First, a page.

Elizabeth Callaway: Before we worry about the future of AI, we need to look at its immediate dangers

(Illustration by Christopher Cherrington | The Salt Lake Tribune)

This is part of a series in which Utahns share their insight on AI. Read more here.

As an English professor who studies science fiction, I’m used to horror and hype about AI. Amid discussions of the singularity, AI automating us all out of our jobs and the potential extinction of the human race, I’d encourage us to focus first on the harms AI is already causing.

Among the areas of immediate concern are rampant AI bias, unfair labor practices in AI and the business model behind AI development.

Bias in AI

Many prominent examples have taught us that AI is no less biased than human beings, as training sets that teach AI how to perform a task often contain biased human decisions or reflect historical bias. Famous examples include Amazon’s AI recruiting tool that had to be abandoned because it was biased against women, risk assessment software that ProPublica found assigned higher risk levels to Black probationers with similar or better criminal records than white counterparts and healthcare AI that consistently under-referred Black patients to programs that improve patient care.

Because AI operates at scale, AI bias is not just a replication of human bias. It is a worsening of it. We must require AIs to pass bias tests for before they are released. We can’t continue to leave bias detection up to investigative journalists to uncover after-the-fact.

Unfair labor practices in AI

When addressing bias in AI, we must also examine its means of production, leading to my second major concern: labor.

Many of these AI systems seem like labor-saving tools or even like magic. Take large language models (LLMs), like ChatGPT. It has a simple, minimalist interface; it generates human-sounding text in seconds; and it appears to be an effortless way to write. However, there is a mountain of work hidden behind this apparent ease. This is not only the work of software developers but also the labor of everyone who has ever posted writing on the internet. Social media posts, blog entries and comments in online conversations that are written by human individuals are all scraped and fed into AI for training. These AI are then packaged up and sold back to us (or paid for by the ads we see) to add to the bottom line of for-profit corporations.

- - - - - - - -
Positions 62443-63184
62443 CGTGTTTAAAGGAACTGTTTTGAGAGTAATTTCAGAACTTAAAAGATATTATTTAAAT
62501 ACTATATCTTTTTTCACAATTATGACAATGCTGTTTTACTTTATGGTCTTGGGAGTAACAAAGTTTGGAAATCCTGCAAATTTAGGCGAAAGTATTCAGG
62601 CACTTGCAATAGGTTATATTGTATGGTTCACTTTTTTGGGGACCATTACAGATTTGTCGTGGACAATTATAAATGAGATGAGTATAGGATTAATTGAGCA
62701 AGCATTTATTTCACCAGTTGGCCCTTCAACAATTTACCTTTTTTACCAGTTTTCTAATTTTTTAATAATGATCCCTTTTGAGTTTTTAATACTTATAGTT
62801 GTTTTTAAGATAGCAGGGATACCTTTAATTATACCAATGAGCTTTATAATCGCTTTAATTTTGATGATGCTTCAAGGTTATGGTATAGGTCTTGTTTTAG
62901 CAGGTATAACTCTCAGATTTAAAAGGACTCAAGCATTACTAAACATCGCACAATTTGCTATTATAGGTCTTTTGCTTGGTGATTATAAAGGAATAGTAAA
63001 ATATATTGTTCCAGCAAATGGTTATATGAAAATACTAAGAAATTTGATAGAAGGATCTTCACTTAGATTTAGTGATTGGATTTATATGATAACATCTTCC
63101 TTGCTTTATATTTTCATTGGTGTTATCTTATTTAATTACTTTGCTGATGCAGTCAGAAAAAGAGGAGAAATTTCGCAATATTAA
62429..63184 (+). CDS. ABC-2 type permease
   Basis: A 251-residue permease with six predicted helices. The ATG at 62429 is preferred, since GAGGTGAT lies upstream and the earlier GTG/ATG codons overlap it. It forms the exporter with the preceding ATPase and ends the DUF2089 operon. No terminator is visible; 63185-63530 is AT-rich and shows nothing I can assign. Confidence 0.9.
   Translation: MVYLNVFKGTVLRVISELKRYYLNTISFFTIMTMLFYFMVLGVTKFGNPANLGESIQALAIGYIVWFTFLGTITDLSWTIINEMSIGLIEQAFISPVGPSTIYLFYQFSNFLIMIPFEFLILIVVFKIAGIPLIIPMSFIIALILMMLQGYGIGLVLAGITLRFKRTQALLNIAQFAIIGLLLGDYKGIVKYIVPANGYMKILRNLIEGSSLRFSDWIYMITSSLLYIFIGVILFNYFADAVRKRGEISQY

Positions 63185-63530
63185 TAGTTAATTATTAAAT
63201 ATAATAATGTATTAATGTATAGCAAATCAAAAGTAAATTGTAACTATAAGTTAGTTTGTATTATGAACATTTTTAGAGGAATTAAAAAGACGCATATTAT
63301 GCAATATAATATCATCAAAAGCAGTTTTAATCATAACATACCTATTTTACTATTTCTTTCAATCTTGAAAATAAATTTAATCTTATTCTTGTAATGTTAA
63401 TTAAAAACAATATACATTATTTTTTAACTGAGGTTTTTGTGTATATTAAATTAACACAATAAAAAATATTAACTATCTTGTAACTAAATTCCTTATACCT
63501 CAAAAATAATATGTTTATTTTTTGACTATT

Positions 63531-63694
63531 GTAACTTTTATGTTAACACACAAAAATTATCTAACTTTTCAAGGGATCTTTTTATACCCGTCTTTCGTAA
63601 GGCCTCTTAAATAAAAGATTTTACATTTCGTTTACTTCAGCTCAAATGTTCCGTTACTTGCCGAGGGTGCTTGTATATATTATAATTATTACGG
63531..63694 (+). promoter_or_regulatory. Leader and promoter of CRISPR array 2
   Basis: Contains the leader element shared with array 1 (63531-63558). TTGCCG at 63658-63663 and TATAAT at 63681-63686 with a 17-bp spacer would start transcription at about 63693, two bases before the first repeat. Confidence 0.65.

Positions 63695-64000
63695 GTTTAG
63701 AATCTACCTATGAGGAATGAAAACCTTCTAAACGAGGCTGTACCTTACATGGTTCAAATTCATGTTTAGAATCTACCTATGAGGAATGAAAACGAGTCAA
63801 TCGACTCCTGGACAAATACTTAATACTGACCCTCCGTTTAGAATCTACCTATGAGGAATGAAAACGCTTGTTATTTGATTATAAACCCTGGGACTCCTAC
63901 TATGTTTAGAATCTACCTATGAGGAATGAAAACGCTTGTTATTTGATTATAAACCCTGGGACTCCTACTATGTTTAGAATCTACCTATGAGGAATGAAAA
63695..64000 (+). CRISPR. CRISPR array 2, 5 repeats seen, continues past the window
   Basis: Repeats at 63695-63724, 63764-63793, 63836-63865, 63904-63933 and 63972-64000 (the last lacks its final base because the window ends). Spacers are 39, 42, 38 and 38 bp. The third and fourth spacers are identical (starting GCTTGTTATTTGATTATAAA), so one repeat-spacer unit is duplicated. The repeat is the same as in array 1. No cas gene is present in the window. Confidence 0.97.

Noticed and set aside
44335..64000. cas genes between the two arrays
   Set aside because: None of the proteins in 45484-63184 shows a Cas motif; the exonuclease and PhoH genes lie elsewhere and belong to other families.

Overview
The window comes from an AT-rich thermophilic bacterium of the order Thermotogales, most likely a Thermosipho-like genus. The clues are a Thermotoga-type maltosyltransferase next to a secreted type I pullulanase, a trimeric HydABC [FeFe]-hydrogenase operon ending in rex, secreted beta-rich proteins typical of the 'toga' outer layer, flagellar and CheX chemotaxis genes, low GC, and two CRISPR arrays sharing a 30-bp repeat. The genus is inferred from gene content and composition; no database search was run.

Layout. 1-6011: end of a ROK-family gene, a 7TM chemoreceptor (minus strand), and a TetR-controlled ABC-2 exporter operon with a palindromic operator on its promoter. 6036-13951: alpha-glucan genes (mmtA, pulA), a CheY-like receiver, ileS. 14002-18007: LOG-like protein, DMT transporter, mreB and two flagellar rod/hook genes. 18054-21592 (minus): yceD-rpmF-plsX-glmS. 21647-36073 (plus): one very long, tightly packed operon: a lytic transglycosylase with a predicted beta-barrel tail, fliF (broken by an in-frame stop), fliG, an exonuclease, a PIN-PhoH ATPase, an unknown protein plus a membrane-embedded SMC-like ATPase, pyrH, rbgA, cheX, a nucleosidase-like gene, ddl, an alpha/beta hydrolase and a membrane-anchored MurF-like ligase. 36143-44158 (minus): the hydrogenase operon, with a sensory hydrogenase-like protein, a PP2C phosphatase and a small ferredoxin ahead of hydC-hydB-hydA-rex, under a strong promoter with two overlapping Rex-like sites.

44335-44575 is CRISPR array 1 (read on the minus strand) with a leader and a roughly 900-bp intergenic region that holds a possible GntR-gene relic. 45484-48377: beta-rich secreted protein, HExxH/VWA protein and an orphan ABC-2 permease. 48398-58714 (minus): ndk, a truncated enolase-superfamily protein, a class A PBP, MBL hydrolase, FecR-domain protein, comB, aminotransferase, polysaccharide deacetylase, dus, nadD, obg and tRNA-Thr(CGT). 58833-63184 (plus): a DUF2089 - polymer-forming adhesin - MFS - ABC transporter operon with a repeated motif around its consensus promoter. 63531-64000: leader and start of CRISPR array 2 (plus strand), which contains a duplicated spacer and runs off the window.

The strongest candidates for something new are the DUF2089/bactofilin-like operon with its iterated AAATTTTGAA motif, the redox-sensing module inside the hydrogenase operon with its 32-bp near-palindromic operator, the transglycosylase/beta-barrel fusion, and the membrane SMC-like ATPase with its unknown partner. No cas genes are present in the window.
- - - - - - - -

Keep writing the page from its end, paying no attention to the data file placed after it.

Even after the LLM is trained, it has another layer of human evaluation and writing, which is often carried out by workers in the global South who are subject to poor working conditions, unstable pay, and shady management.

I always tell my students that ChatGPT feels like it’s a way to write without doing all that work only because it’s not our work that goes into it. It’s somebody else’s.

The business of AI development

Finally, and most importantly, we need to focus on the business model behind AI development. AI has so much potential to support human flourishing, but what tasks AI is turned to will be driven by how AI development is funded. If AI is developed through grants and prizes to solve problems like protein folding, it can be a tool for good. However, if AI is hooked up to the social media business model of surveillance advertising, then we’re developing AI specifically trained to influence human behavior (primarily to keep users on a platform longer.)

AI that is designed to manipulate human beings, and especially the kind of AI that isn’t tested for bias ahead of time and is developed using exploitative labor practices, is the kind that scares me the most.

Social media recommendation AI, the kind that chooses what videos to recommend in the sidebar of YouTube, organizes an Instagram feed and queues up TikToks, was humanity’s first large-scale encounter with AI. Those AI figured out that some of the best ways to keep us engaged were to recommend incrementally more extreme content, to feed us conspiracy theories and to keep us outraged, ashamed, fearful and divided.

Social media demonstrates how AI is agnostic about the methods it uses to accomplish a set task. It is indifferent to whether its processes help or hurt people, and we can already see the resulting wreckage in mental health, attention spans, polarization, extremism and the erosion of our democracy.

Given this amorality, it pays to be cautious with AI and to incentivize the kind of AI that can benefit humanity rather than the kind that manipulates us to turn a profit.

We have only to look to the harm AI is already causing to realize it is time we do something about it.

Elizabeth Callaway

Elizabeth Callaway is an assistant professor in the Department of English at the University of Utah where she teaches classes on contemporary literature, science fiction, and responsible AI.